Original Post: Elkland Amber Lager
Style: American Amber Lager
Brew Date: April 1, 2014
Tasting Date: July 10, 2012
ABV: 4.7%I have just poured an Elkland Amber Lager and a Yuengling Traditional Lager side by side. The Yuengling is a bit lighter and a lot clearer. This is not going to be a a full on comparison, I have said before that while Yuengling was definitely the inspiration for my beer, it is not meant to be a clone. So I’m going to do my normal tasting notes and then come back to the Yuengling at the end.
There was a nice white head on the Elkland Amber Lager but it mostly receded while I was writing that last paragraph. There are still some bubbles and it looks nice. The aroma is not strong, but it is pleasantly bready with some fermentation character that is less desirable.
The bready malt character comes through right away in the first sip. It is more robust than expected with more dark malt character. I don’t think I’ve ever actually used Crystal 80L in any other beers. I’ve definitely used 60L in some pale ales and some very light and very dark crystal in a variety of things, but this is probably the first for this specific color. It comes off slightly burnt, which is unexpected because it has a full red color, not as dark as I’d think it would be to get that. There is some caramel flavor, but it seems slightly burnt, as I said.
There is definitely some green apple flavor from Acetaldehyde, I’m not sure if that is mixing with the malt to cause the burnt flavor or what. The green apple taste comes in after the initial bread and caramel and stays until the finish.
I had some of this in both Elkland Lagers this year. I’m not sure what is causing it. My first guess was inconsistent fermentation temperatures as they both just fermented in the basement during cold weather, but I don’t see that coming up as a cause of this condition in my research. Racking too soon or incomplete fermentation is the main cause I see people pointing to, but I don’t think that should be it. I think they both had plenty of time.
Over pitching yeast is another possibility that I’ve seen. This could be the case for this beer, as it was racked directly on top of the cake from Elkland Golden Lager, which was probably a lot of yeast. That doesn’t explain why it’s in the former beer, though.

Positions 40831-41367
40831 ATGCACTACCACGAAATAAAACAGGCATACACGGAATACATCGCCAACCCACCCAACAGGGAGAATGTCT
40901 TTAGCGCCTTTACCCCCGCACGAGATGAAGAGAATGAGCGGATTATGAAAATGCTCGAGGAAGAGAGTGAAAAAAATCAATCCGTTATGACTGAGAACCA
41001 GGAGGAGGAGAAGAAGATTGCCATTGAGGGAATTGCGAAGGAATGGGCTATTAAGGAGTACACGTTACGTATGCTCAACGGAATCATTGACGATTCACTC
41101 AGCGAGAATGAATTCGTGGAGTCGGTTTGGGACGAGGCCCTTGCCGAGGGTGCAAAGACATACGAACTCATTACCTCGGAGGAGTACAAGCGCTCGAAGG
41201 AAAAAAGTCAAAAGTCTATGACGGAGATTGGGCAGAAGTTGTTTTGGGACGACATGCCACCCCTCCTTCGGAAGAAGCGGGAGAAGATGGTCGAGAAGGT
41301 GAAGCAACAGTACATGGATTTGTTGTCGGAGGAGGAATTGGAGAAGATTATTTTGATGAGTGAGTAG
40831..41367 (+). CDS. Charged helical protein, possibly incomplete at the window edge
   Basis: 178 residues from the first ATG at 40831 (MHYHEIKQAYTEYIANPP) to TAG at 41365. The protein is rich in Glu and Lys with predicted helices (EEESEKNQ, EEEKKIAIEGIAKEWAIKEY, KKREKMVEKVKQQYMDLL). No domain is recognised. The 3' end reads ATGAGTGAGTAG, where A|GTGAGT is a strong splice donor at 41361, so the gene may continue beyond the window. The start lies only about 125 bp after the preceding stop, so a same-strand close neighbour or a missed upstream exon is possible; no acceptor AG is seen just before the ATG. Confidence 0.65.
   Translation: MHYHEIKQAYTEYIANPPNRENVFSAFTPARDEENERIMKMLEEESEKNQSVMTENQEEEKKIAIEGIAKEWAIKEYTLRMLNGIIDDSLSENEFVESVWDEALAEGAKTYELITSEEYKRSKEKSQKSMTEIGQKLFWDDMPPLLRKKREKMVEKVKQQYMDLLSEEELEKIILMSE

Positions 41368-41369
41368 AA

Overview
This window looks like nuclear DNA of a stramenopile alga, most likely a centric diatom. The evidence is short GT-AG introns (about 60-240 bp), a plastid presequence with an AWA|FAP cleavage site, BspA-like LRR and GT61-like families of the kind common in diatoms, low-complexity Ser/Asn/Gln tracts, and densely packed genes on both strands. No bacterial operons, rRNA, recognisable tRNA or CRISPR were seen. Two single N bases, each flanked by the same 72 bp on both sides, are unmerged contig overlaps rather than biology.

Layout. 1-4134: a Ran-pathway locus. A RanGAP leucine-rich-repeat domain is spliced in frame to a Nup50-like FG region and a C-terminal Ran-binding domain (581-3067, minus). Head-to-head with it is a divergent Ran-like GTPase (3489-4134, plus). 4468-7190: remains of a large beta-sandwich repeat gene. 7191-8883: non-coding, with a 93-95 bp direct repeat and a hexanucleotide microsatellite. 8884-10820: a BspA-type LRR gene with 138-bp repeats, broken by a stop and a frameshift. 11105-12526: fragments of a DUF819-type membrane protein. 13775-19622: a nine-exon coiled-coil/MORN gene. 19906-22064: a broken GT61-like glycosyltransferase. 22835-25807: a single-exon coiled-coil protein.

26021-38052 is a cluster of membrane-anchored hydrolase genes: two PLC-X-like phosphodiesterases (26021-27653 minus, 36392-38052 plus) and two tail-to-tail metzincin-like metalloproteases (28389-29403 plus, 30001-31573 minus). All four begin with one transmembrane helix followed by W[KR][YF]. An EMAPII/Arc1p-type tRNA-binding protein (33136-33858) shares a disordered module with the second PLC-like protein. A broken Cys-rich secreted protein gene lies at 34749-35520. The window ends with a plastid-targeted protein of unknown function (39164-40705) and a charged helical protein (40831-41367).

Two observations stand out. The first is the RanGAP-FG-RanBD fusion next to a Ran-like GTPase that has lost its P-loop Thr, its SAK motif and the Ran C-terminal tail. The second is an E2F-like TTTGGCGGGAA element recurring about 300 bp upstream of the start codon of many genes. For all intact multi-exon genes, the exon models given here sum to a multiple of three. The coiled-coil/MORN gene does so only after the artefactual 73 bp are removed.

Anyway, despite that issue, this is a good beer. It is a shame that the imperfection comes through in the end as this is a beer that I’d hope to drink as a refreshing thirst quencher on hot days, but I’m still enjoying it. If anything, this issue just pushes me to try again. I have been thinking about brewing the same, or a very similar, recipe but fermenting as an ale with a nice, clean ale yeast. I don’t have a ton of this beer left and it is very popular with some relatives. It seems like it is something I would like to keep around just in case.
I remember that I added come Cascade hops later in the boil than I thought would be traditional, rationalizing that because it was a big batch and would take longer to chill, it would even out. Well, I don’t taste those hops at all. If anything, I think a bit more hops or a bit closer to flame out would be good. There is the perfect, subtle, balancing hop bitterness, but no discernible flavor or aroma.
Okay, I’m almost out of beer, I guess it’s time to drink some Yuengling and do some comparisons. Just looking at the glasses, now that there is condensation on both, they look much closer in color and my beer actually still has some bubbles around the rim while the Yuengling is devoid of any head whatsoever.
The aroma of the Yuengling is great. It smells like fresh, crusty bread with hints of sweetness. Taking a sip, there is still a lot of bread, but the sweetness is more pronounced. As soon as I swallow though, the sweetness is gone. This is the greatness of Yuengling. It has a ton of Crystal malt flavor and sweetness, but it is dry enough to clean itself up and it is back to being all bread in the aftertaste.
I get some very subtle Cascade hop flavor somewhere in the middle of the sip, tucked discretely between those malt flavors. I have gotten into arguments about this. Most people say that there is not hop character in Yuengling, but if you don’t notice it, I don’t think you’re looking hard enough. If you’re not looking, that is fine and you may not notice, but it is definitely there.
The great thing about this beer is that it is flavorful but not complex. Yes, complexity can be great, but Yuengling strikes a perfect balance between flavorless lite beer and craft beer that demands attention and tires your palate. It is interesting enough to drink but simple enough to keep drinking all day long. It is the perfect session beer, in my opinion.
Oh, right, I’m supposed to be comparing this to my beer… Yuengling is better. At the start, they taste very similar, but Yuengling cleans up while Elkland Amber Lager gets unintentionally fruity and slightly tart. I liked my Amber better before comparing it back to back with Yuengling. Again, that is not discouraging though, it just makes me want to take another stab at it. And I will. Definitely.